Nine-year-old Wesley Clark is a fourth-grader at PS 8 in Brooklyn Heights. He and his family were recently profiled in the New York Post, which described PS 8 as a “supposedly progressive” public school “that talks a good game about inclusion but is purposely neglecting their child to try to get him to leave.” Could this… Continue reading “As A Parent, You Want to Cry. As A Lawyer, You Want to Sue.” A Special Needs Mom Fights for Her Son’s Inclusion in his Brooklyn School.
I don’t even know what to say after reading this article in the Daily News: Middle School 118 teacher Patricia Cummings shocked and traumatized children in her social studies classes when she singled out black students and told them to lie on the floor for a lesson on U.S. slavery — and then stepped on… Continue reading Black Students Matter!
(This is a guest post by Pete Cook which originally appeared on his blog, “Retort: Correcting the Record on Education Reform.” Pete became involved in education reform in New Orleans Public Schools as a 2002 Teach For America corps member and has worked in various capacities at Teach For America, KIPP, TNTP and the Recovery School District.)… Continue reading A “Polite Cousin” of Hypocrisy
Both the New York Times and Chalkbeat report today on the New York State Board of Regents’ decision late yesterday to further lower the bar for students with disabilities. This past September the New York State Board of Regents requested a waiver from the requirements of the Every Child Succeeds Act (ESSA). According to our… Continue reading New York State — Once Again — Tries to Lower Expectations for Students with Disabilities
When my son Jonah was a few months shy of three years old, our Central New Jersey school district, which had no appropriate programs for a toddler with multiple disabilities, sent him to a county preschool handicapped program. My husband and I were new to the world of special education (our three older children are… Continue reading A Personal Story: Why NYS’s Special Education Waiver Is Bad for Kids
Students with special needs are among some of the most vulnerable in our school communities. Providing them with instruction that fails to prepare them for the real world that they are about to enter is despicable. If you are a special education teacher or a general education teacher, it is imperative that you hold yourself… Continue reading Accommodate Work for Special Ed Students — Don’t Dumb It Down!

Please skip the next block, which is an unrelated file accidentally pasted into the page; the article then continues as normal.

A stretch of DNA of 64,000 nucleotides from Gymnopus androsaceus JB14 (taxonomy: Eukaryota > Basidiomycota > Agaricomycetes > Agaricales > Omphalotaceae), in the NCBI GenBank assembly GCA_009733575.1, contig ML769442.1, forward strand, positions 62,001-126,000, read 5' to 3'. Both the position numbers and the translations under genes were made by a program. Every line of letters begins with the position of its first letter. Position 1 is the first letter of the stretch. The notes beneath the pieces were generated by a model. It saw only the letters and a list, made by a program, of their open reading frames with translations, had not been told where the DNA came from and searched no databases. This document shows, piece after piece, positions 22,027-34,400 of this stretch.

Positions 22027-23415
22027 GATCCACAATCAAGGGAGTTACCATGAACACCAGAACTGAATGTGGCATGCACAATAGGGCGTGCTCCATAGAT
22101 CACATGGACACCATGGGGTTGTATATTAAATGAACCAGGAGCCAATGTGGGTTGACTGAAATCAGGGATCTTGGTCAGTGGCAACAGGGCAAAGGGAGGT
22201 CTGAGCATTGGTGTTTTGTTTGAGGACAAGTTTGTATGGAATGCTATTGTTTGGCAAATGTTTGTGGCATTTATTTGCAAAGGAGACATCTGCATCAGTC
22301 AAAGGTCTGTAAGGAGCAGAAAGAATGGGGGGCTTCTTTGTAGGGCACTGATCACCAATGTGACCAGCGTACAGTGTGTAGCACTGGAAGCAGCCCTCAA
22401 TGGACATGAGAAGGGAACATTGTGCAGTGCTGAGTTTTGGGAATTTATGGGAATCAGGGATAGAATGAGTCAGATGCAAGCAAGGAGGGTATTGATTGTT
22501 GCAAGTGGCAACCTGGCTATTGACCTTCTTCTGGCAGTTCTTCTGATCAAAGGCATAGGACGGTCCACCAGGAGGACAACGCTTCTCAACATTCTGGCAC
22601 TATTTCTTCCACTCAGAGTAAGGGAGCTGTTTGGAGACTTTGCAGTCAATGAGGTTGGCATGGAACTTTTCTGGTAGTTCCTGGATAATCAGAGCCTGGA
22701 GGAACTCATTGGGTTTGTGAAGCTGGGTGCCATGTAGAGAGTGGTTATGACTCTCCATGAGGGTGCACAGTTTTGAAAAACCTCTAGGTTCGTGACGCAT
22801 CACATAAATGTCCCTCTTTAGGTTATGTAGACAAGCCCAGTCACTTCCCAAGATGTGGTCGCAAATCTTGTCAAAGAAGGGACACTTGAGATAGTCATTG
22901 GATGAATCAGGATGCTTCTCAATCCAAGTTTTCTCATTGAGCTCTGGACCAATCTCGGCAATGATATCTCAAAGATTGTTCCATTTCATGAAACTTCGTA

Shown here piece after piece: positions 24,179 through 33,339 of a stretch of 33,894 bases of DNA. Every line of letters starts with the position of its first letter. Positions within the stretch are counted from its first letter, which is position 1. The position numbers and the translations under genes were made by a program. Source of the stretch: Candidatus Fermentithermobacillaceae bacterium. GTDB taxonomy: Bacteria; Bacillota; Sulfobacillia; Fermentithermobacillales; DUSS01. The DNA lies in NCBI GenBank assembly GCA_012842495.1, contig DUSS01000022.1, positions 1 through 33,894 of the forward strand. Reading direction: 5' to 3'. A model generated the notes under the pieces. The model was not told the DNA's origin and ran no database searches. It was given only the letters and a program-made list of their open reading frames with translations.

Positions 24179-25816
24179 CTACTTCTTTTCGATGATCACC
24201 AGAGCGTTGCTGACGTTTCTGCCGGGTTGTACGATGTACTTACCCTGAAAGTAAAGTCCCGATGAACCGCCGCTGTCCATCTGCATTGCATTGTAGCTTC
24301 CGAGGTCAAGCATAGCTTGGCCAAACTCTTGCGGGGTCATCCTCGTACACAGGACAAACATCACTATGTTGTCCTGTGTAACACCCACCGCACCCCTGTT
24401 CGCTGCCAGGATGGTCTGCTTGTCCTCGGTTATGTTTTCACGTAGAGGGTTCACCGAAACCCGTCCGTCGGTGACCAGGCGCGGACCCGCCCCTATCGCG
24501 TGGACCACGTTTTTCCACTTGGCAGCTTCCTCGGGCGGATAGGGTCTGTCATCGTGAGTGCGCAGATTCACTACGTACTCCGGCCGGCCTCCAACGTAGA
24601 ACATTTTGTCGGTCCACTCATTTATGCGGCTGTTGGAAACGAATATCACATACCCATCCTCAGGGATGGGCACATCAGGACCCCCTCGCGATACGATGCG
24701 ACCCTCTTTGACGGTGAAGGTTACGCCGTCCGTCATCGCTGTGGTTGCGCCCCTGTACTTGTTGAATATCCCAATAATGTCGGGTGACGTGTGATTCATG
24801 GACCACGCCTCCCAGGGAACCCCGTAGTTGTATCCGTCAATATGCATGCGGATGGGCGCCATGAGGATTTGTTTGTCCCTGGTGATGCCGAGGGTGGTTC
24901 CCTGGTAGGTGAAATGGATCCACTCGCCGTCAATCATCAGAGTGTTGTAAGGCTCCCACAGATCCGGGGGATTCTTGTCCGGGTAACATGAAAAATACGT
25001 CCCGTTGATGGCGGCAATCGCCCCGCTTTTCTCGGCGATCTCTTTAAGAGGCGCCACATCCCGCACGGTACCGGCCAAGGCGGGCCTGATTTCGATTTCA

My daughter struggled through much of 4th grade. She was put in Special Learning with a wonderful teacher who helped her catch up. We didn’t want all that progress to disappear over the summer. While some parents may have gone with a tutor, that wasn’t in our budget. Instead, we asked the school for workbooks… Continue reading Why Do I Make My Daughter Do Homework Over the Summer?
One of my four children has multiple disabilities because of a genetic mutation called Fragile X Syndrome and, while we’ve had disputes with our local school district, Jonah’s assorted services—speech and occupational therapy, modified course content and instruction, vocational training—always take place during the school day. Not so in one of the poorest sections of… Continue reading A Dead Canary in Hunts Point: “Vouchers” Instead of Special Education Services
A few days ago I was walking by a school and I heard what sounded like door alarms going off. Usually alarms indicate an alert to impending danger that creates a sense of urgency to protect oneself and others. In this case, however, everything (from the outside looking in) appeared to be business as usual.… Continue reading Remembering Avonte Oquendo
This is a guest post by Felecia Brown Butler. Felecia was born and raised in Brooklyn, NY. She is a dedicated mother of three beautiful sons and a fierce advocate for her community and great schools for all children. When my son was in Kindergarten, he didn’t seem to be learning like the other children.… Continue reading Dear NAACP: This Charter School Embraced My Son After a Traditional School Tried To Push Him Out